Pliny the Younger to his wife, Calpurnia

    In the nine books of personal letters that Pliny the Younger published during his lifetime, he made his bid for immorality. The letters reveal both the public man he wanted remembered--a successful lawyer, a keen observer of human nature, and an efficient administrator--and in letters such as the one printed here, the private man: the devoted husband of a young and loving wife.
    Pliny the Younger was born in Comum (present-day Como), beside the beautiful lakes of northern Italy, in A.D. 61 or 62 and educated in Rome. In A.D. 79 his uncle, the writer Pliny the Elder, was killed in the eruption of Vesuvius that destroyed the city of Pompeii. He left a will formerlly adopting his nephew as his heir. The following year Pliny began to practice law. He gained a reputation for skill and honesty in handling civil cases concerning disputed inheritances; success in civic and state administration followed, and he became a consul, the highest office of state, at the exceptionally early age of 39.
    By that time he had already been married twice. To his great grief, both his wives died childless, the second in A.D. 97. Having lived through the cruel reign of the emperor Domitian, he ws acutely aware of the uncertainty of life and longed for a child to continue his name. The emperor Trajan, who had a good working relationship with Pliny, granted him in A.D. 98 the privileges of extra land reserved for parents of three children. He wrote in reply:

"Still more now do I long for children of my own, though I wanted them even during those dark evil days now past, as you may know from my having married twice...Now is the time I would wish to be a father when my happiness need know no fear!

Then he married Calpurnia. He was 39; she was probably not much more than 14, not unusual for new wives in a society where childbearing was of key importance to marriage. Calpurnia was an orphan, the granddaughter of Calpurnius Fabatus, a prosperous citizen in comum, who looked after Pliny's estates there. Pliny loved "our darling Comum" and wrote affectionately of the honesty and simplicity of its people. It is understandable that he chose to take as his bride a girl from a family he knew and trusted rather than a girl from Rome.
    Calpurnia was everything Pliny had hoped for in a young wife. He praised her intelligence, her devotion, and her skill at looking after their home. In a letter to his wife's aunt, Calpurnia Hispulla, who had brought her up, he added:

"In addition, this love has given her an interest in literature; she keeps copies of my works to read again and again and even learn by heart. She is so anxious when she knows that I am going to plead in court, and so happy when all is over! (She arranges to be kept informed of the sort of reception and applause I receive and what verdict I win in the case.)...She has even set my verses to music and sings them, to the accompaniment of her lyre, with no musician to teach her but the best of masters, love."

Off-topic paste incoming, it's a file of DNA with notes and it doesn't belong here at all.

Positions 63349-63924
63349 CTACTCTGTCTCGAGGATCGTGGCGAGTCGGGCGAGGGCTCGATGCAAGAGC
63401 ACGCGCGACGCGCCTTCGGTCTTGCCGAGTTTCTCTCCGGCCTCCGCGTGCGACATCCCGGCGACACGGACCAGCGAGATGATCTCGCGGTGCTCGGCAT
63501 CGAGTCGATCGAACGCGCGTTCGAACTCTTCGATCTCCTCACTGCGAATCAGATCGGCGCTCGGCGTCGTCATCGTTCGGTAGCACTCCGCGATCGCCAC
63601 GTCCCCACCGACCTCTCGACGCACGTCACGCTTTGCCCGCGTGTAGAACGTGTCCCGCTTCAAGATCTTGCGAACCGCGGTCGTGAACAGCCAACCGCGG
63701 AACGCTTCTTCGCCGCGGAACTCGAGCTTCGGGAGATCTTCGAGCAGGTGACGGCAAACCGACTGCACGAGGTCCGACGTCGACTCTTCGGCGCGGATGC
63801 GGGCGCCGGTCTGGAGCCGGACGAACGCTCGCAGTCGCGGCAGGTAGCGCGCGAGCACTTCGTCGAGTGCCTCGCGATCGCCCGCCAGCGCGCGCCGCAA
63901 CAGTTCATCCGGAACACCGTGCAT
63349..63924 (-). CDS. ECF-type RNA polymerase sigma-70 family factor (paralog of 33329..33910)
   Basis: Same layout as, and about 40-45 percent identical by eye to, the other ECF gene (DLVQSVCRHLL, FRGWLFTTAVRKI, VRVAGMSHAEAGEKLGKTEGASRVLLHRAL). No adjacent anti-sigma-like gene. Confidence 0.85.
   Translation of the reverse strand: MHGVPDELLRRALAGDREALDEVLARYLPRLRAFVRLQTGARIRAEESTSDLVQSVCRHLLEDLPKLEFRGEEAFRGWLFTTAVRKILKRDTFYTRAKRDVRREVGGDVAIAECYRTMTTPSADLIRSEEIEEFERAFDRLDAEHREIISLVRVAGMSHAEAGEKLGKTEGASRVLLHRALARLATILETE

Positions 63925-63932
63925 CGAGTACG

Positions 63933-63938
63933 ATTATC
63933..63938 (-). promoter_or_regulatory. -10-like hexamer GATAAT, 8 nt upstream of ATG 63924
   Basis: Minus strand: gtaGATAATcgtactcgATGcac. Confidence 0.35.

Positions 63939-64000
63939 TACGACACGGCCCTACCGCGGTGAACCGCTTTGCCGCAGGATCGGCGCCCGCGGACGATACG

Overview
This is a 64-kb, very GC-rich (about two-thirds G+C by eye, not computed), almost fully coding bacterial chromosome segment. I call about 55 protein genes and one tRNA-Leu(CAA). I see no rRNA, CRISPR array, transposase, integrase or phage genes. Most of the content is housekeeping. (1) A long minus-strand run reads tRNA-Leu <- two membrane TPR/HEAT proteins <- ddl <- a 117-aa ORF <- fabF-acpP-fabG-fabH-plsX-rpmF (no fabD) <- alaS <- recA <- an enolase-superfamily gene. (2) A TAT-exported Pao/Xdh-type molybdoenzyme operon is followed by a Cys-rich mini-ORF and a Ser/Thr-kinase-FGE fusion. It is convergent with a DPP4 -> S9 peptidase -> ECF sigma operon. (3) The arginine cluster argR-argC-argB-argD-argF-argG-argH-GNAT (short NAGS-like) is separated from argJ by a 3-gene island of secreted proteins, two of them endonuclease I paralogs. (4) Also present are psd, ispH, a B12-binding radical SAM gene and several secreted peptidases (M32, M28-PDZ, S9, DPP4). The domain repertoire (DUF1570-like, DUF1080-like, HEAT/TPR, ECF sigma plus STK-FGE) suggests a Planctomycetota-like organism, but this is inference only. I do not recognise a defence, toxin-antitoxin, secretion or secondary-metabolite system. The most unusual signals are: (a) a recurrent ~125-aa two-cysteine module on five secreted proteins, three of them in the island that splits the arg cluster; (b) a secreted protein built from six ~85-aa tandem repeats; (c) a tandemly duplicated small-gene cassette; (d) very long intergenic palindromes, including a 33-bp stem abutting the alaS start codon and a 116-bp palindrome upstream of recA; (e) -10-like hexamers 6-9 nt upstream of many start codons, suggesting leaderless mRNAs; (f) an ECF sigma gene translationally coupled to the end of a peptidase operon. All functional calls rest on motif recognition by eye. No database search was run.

It pleased him, he wrote in closing the letter, that Calpurnia did not love his for his looks, which in the course of time would decay, but for his "aspirations to fame". He was also moved by the fact that she seemed to understand his longing to be remembered, to gain immortality through his professional reputation and writings.
He also hoped for children, who would continue the family line and could pass on their memories of their parents to others. When Calpurnia miscarried, Pliny wrote sadly to her grandfather:

"Being young and inexperienced, she did not realize she was pregnant...and did several things which were better left undone. She has had a severe lesson, and paid for her mistake by seriously endangering her life...Your desire for great-grandchildren cannot be keener than mine for children. Their descent from both of us should make their road to office easier; I can leave them a well-known name and an established ancestry, if only they may be born and turn our present grief to joy."

To Calpurnia's aunt he wrote:

"we build our hopes on her, and she has been spared."

Their hopes for children were not fulfilled. Yet the relationship between Pliny and Calpurnia deepened. The letters he wrote to her when they were separated were not formal communications; they used the language of lovers. In the one printed here, Pliny responded to Calpurnia's pain at separation, not only because he knew how intensely she felt it, but because he felt it too. In another letter he wrote,

"You cannot believe how much I miss you. I love you so much, and we are not used to separation. So I stay awake most of the night thinking of you, and by day I find my feet carrying your room...then finding it empty I depart, at sick and sorrowful as a lover locked out."

    When Pliny published his letters to Calpurnia, he told the world that their marrige was no formal exchange of contracts based on property, but something central to his life. To feel a lover's romatic passion was for him, a Roman dignitary, a cause for pride, not shame; Calpurnia was rightfully a partner in his bid for immortality.




Text from
Famous Love Letters
Messages of Intimacy and Passion
Edited by Ronald Tamplin